Bug 1740935 - AWS 'destroy cluster' does not attempt to re-delete the same ARN
Summary: AWS 'destroy cluster' does not attempt to re-delete the same ARN
Status: CLOSED DUPLICATE of bug 1740933
Alias: None
Product: OpenShift Container Platform
Classification: Red Hat
Component: Installer
Version: 4.2.0
Hardware: Unspecified
OS: Unspecified
Target Milestone: ---
: 4.3.0
Assignee: Abhinav Dahiya
QA Contact: Johnny Liu
Depends On:
TreeView+ depends on / blocked
Reported: 2019-08-13 21:54 UTC by W. Trevor King
Modified: 2019-08-19 17:57 UTC (History)
0 users

Fixed In Version:
Doc Type: If docs needed, set a value
Doc Text:
Clone Of:
Last Closed: 2019-08-19 17:57:59 UTC
Target Upstream Version:

Attachments (Terms of Use)

Description W. Trevor King 2019-08-13 21:54:59 UTC
Abhinav pointed out that the installer's deletion code records already-deleted ARNs and does not attempt to re-delete them [1].  That's fine for instances and such where ARNs contain a unique-to-each-account ID that will not turn up again.  But S3 buckets, IAM users and roles, and possibly other resources contain ARNs which do not contain such AWS-generated unique IDs.

We should consider whether or not we want to query for and re-delete those unrandomized ARNs.  For example, if the race in bug 1740933 had gone a bit further before the instance termination, it might have been:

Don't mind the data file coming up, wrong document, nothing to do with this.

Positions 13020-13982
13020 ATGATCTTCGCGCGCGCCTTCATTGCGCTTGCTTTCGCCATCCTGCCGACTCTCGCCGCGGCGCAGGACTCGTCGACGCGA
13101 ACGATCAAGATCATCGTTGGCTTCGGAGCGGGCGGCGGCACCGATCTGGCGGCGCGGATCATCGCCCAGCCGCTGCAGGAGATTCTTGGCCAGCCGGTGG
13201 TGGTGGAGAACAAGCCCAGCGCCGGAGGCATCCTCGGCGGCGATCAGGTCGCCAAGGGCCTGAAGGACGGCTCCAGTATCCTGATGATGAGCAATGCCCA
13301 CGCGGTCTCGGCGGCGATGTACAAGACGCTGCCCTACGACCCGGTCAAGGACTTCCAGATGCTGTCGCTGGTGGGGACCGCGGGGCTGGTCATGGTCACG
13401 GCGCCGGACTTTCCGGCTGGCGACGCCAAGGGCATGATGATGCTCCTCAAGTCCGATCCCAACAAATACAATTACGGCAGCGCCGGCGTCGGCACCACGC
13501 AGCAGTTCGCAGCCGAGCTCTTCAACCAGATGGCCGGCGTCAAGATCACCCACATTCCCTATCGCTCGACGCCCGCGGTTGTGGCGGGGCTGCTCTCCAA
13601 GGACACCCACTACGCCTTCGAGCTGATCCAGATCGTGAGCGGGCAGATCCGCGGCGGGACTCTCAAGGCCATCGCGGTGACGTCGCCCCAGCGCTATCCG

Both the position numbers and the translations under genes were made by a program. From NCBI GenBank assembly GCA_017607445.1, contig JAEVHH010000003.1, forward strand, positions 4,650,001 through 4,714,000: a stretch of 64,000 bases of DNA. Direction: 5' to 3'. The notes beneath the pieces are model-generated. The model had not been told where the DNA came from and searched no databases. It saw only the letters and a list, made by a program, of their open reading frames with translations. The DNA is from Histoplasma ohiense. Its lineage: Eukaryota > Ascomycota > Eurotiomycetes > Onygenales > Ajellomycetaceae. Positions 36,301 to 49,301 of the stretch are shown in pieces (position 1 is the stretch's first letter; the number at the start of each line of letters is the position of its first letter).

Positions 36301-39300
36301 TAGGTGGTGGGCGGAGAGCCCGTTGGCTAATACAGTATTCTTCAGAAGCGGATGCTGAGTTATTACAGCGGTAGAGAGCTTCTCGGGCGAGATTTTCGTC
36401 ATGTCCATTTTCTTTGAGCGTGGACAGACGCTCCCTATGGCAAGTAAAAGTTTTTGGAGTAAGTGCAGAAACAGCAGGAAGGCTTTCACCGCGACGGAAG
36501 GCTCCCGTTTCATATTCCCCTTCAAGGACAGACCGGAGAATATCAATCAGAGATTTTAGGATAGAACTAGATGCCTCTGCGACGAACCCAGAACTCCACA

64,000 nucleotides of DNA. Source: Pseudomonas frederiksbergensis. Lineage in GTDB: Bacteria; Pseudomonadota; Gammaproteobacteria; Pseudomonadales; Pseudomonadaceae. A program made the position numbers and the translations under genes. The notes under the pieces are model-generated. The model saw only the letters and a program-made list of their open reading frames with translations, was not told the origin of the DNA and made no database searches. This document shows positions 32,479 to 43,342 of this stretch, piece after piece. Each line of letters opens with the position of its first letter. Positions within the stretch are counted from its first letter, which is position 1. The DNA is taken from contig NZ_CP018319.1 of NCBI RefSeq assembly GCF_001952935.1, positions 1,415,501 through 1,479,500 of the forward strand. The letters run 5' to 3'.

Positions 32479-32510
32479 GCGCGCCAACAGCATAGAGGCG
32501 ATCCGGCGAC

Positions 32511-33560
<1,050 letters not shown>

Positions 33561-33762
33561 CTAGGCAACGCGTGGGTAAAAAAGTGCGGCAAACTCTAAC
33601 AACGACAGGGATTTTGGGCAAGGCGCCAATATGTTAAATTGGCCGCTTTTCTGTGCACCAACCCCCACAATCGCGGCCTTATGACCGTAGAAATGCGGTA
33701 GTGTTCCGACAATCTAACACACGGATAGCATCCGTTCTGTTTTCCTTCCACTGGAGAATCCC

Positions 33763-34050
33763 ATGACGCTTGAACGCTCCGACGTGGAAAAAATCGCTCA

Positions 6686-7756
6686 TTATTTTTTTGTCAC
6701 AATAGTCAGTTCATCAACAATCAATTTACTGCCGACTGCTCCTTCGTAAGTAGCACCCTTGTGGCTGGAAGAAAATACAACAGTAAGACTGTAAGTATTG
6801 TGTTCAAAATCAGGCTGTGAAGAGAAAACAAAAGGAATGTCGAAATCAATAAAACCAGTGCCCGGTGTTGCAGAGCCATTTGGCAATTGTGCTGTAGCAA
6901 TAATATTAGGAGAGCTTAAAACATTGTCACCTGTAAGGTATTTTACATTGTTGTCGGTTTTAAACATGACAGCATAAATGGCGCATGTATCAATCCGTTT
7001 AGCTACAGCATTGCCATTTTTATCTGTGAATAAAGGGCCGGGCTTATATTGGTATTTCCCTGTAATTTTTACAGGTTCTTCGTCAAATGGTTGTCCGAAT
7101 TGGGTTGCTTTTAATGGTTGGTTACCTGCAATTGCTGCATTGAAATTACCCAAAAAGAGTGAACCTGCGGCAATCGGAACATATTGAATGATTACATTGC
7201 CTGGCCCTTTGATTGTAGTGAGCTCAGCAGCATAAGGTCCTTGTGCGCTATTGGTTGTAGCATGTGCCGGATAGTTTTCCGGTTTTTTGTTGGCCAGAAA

1. The installer removes a bucket
2. The still-running registry operator tries to self-heal and creates a new bucket.
3. The registry operator tags the new bucket (this diverges from the bug 1740933 case).
4. The installer terminates the instance where the registry operator was running.
5. The installer leaks the new, tagged bucket.

Terminating cluster-owned instances first (my proposed fix for bug 1740933) provides some protection from this issue.  But there is still a window of exposure to resources created by actors besides cluster-owned instances (e.g. a cluster admin could manually create a resource with a cluster-owned tag and an ARN matching a just-deleted resource).  If we do want the teardown logic to attempt to re-delete that resource, we'd need to make additional Describe* calls to the AWS API to check for re-created resources, and then delete them if they existed.

We cannot rely on the tagging API's results, because those lag behind the other services due to AWS's eventual-consistency approach, so the tag API's responses may include resources that no longer exist (and may perhaps also not include just-tagged resources which do exist).

Is it worth (optionally?) paying the additional Describe* call cost to protect ourselves from leaking resources which are created by actors besides cluster-owned instances which have ARNs that match a resource which the teardown logic just deleted?

This issue is for 4.2, but the underlying race also impacts 4.1.z (at least as of 4.1.11).

[1]: https://github.com/openshift/installer/pull/2169#issuecomment-518869011

Comment 1 Scott Dodson 2019-08-19 17:57:59 UTC
Obviated by Bug 1725287, marking as a dupe.

*** This bug has been marked as a duplicate of bug 1740933 ***

Note You need to log in before you can comment on or make changes to this bug.